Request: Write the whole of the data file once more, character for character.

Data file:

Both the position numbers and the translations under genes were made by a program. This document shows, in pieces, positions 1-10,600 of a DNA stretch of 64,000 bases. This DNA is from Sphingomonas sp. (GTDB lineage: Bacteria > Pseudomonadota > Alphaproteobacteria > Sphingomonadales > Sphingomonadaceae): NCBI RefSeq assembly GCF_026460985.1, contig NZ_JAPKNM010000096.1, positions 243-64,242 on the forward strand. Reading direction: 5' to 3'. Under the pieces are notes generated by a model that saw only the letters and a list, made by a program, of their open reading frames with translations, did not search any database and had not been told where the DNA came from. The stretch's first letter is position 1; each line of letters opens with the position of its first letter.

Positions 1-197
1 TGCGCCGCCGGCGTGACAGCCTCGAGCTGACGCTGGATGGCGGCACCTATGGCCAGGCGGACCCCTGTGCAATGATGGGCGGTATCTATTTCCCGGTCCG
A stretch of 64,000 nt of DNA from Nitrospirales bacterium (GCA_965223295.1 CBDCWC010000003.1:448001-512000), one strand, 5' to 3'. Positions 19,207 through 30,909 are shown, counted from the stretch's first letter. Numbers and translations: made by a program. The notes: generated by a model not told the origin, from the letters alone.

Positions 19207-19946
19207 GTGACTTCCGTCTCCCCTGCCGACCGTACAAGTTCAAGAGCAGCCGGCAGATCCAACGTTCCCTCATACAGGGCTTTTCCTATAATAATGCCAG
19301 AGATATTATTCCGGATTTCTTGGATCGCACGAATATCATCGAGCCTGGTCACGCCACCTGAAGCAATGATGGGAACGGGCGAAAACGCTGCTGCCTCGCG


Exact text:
Both the position numbers and the translations under genes were made by a program. This document shows, in pieces, positions 1-10,600 of a DNA stretch of 64,000 bases. This DNA is from Sphingomonas sp. (GTDB lineage: Bacteria > Pseudomonadota > Alphaproteobacteria > Sphingomonadales > Sphingomonadaceae): NCBI RefSeq assembly GCF_026460985.1, contig NZ_JAPKNM010000096.1, positions 243-64,242 on the forward strand. Reading direction: 5' to 3'. Under the pieces are notes generated by a model that saw only the letters and a list, made by a program, of their open reading frames with translations, did not search any database and had not been told where the DNA came from. The stretch's first letter is position 1; each line of letters opens with the position of its first letter.

Positions 1-197
1 TGCGCCGCCGGCGTGACAGCCTCGAGCTGACGCTGGATGGCGGCACCTATGGCCAGGCGGACCCCTGTGCAATGATGGGCGGTATCTATTTCCCGGTCCG
A stretch of 64,000 nt of DNA from Nitrospirales bacterium (GCA_965223295.1 CBDCWC010000003.1:448001-512000), one strand, 5' to 3'. Positions 19,207 through 30,909 are shown, counted from the stretch's first letter. Numbers and translations: made by a program. The notes: generated by a model not told the origin, from the letters alone.

Positions 19207-19946
19207 GTGACTTCCGTCTCCCCTGCCGACCGTACAAGTTCAAGAGCAGCCGGCAGATCCAACGTTCCCTCATACAGGGCTTTTCCTATAATAATGCCAG
19301 AGATATTATTCCGGATTTCTTGGATCGCACGAATATCATCGAGCCTGGTCACGCCACCTGAAGCAATGATGGGAACGGGCGAAAACGCTGCTGCCTCGCG